Brazilian Jazz Guitar Licks and Solo

Brazilian jazz is one of the most popular subgenres of jazz for fans and performers alike. With infectious grooves, hard-driving solos, and strong ensemble interaction, Brazilian jazz is enjoyable to listen to and exciting to perform.

While you may listen to Brazilian jazz, you may not know how to create that same cool sound in your playing. This article helps you do just that, take Brazilian jazz sounds from your favorite albums and put them onto the guitar.

In this lesson, you’ll learn seven essential Brazilian jazz licks, as well as study these lines in action over the tune Solar. By studying this material, you increase your knowledge of Brazilian jazz soloing, as well as increase your jazz soloing vocabulary at the same time.

Baden Powell

Baden Powell

Many of the licks on this page are in the style of Brazilian acoustic guitar player Baden Powell because he is one of the key figures in the Brazilian Jazz movement.

Baden Powell was born in 1937 and named after the founder of the boy scouts, Robert Thompson Baden Powell of whom his father (a violin player) was a big admirer. He started playing guitar at the age of 8 and proved to be a prodigy on the guitar. He performed in the program Papel Carbono and won the first place as guitar soloist.

At the age of 13 he was playing as a professional musician and got inspired by jazz music. In 1956 he got his first big success: Samba Triste. Another well-known composition of him is Berimbai.

Baden Powell had complete command over his instrument and coupled this with unique musicality. He died in 2000 at the age of 63.

Recommended listening: O Universo Musical De Baden Powell


Brazilian Jazz Lick 1 – Baden Powell

This first lick outlines a minor ii V I chord progression and is played in the style of Baden Powell.

This lick uses three different scales, one over each chord, which is a typical approach to minor 2-5-1s in a jazz setting. These scales are the E Aeolian mode, E harmonic minor, and E melodic minor.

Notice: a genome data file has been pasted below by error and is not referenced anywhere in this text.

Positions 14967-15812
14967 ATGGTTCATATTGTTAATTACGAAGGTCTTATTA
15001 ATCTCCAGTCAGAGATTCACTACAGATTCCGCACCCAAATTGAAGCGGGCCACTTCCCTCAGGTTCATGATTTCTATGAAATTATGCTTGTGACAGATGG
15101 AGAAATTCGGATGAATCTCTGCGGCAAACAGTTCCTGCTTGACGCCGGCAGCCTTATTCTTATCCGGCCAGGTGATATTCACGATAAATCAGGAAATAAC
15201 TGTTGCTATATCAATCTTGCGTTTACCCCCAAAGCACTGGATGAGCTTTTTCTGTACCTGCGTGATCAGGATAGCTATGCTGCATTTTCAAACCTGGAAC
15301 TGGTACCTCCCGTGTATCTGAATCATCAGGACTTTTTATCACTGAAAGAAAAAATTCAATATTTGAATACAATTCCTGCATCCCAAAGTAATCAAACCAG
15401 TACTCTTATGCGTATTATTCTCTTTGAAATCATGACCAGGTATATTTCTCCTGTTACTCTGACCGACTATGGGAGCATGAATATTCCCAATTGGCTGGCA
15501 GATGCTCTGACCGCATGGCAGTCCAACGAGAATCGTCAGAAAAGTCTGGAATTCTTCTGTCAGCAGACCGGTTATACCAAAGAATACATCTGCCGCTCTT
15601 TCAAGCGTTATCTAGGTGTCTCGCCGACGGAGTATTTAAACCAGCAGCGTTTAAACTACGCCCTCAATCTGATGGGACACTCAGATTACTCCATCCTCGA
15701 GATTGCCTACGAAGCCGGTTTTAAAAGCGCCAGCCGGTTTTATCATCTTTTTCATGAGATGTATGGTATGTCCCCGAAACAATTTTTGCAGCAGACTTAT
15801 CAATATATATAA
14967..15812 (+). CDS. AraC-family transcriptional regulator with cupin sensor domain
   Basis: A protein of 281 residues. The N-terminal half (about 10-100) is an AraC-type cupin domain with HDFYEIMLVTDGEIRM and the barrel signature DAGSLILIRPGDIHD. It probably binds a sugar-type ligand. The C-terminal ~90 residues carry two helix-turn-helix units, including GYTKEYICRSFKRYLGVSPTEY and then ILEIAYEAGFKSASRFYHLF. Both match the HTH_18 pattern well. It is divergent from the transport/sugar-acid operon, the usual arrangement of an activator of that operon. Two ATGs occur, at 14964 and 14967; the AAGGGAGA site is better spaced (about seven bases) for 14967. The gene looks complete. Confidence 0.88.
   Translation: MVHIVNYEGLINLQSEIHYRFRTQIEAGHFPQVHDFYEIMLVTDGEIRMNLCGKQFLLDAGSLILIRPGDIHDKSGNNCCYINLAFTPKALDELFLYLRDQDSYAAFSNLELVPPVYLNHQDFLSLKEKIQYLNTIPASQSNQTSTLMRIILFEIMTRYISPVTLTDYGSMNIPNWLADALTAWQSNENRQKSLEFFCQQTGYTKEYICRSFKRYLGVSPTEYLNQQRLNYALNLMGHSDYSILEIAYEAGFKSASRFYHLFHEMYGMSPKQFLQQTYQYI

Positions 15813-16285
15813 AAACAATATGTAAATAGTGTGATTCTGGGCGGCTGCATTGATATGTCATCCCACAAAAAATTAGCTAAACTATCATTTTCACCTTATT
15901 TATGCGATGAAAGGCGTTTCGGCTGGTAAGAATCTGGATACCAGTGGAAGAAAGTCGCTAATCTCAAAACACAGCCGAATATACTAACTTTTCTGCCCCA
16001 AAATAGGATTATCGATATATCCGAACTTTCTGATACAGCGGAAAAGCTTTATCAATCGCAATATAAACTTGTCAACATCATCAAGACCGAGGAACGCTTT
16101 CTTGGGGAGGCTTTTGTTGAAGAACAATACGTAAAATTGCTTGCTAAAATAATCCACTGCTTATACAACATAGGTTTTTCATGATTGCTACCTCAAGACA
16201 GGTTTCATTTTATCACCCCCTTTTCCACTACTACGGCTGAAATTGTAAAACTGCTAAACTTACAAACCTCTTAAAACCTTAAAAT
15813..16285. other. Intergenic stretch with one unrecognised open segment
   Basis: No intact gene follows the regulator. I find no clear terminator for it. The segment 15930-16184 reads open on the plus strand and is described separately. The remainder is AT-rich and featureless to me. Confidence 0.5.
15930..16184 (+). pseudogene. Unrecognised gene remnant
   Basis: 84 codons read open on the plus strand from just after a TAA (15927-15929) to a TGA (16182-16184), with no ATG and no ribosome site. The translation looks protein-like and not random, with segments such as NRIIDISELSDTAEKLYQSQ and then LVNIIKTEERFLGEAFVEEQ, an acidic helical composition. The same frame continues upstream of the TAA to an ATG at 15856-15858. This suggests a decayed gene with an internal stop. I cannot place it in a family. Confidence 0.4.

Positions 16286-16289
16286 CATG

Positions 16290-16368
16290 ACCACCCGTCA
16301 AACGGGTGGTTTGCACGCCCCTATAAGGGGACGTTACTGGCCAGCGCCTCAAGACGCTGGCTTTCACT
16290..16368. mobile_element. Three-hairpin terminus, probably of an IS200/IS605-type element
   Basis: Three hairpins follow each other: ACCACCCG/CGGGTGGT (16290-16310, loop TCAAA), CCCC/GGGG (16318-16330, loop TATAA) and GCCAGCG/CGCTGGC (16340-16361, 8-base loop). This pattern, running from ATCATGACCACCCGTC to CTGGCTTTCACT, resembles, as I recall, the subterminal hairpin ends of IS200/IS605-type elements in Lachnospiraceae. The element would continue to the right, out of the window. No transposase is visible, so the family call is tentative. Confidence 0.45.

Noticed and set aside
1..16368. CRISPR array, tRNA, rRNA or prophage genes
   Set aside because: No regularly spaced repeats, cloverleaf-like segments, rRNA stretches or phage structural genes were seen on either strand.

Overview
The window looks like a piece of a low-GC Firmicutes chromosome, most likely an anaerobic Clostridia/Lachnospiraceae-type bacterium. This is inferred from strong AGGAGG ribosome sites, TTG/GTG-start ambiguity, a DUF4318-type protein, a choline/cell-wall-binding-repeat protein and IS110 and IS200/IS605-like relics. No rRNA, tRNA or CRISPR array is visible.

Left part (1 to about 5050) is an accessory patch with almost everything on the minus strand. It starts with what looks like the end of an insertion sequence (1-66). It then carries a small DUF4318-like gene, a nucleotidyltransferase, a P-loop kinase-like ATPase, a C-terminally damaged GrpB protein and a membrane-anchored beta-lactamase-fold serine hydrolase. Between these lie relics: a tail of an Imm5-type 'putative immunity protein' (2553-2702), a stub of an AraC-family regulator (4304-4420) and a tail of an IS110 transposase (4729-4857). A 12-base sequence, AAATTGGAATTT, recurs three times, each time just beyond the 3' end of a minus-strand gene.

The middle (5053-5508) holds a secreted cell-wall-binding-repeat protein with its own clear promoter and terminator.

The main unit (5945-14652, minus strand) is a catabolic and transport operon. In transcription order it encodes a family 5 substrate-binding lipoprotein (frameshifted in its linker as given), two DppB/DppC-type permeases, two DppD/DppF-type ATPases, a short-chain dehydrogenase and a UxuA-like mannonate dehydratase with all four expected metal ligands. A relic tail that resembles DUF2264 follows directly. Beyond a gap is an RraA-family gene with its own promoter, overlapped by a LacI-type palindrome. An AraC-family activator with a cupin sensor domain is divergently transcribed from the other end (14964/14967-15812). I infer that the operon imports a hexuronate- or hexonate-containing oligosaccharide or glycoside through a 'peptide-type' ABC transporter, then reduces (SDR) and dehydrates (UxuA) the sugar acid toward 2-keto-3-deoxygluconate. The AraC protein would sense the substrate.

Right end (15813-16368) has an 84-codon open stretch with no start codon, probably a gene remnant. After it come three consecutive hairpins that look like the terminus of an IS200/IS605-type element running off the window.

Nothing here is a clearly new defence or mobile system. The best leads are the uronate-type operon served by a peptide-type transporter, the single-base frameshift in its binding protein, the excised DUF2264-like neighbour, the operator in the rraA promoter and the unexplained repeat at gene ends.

Bar 1 – E Aeolian

E Aeolian mode diagram

Bar 2 – E Harmonic Minor

E harmonic minor scale diagram

Bar 3 – E Melodic Minor

E melodic minor scale diagram


As well, there’s a triplet rhythm throughout the lick, a rhythm that Baden loved to use in his guitar solos.

After learning this lick, improvise with these scales over minor ii V I chord progressions, as well as with triplets, to take these concepts further in your studies.


Listen & Play Along


Here is a variation of this Baden Powell lick, this time over a major ii V I chord progression.

Watch that you don’t rush during the triplet section, which is a common roadblock with repeated rhythms, and as always use a metronome to get the rhythms accurate and even in your studies.


Listen & Play Along

Baden Powell Lick 3


Baden Powell Lick 2

To continue your study of Baden Powell’s soloing concepts, here is a typical arpeggio line in the key of E major.

Notice the slides in the last section of the lick, as these are characteristic of Baden’s playing, and of Brazilian guitar in general.


Listen & Play

Baden Powell Lick


Baden Powell Lick 3

This Baden Powell chord phrase uses up-beat attacks along with three and four-note voicings to outline a ii V I in F major.

If you are new to chord soloing, try plucking each chord with your fingers, or you can use a hybrid (pick-fingers) picking approach in order to get that Brazilian feel in the tone of the phrase.


Listen & Play

Baden Powell Lick 2


Baden Powell Lick 4

Here, you will learn a highly syncopated line that uses three-note chord fingerings over a common chord progression.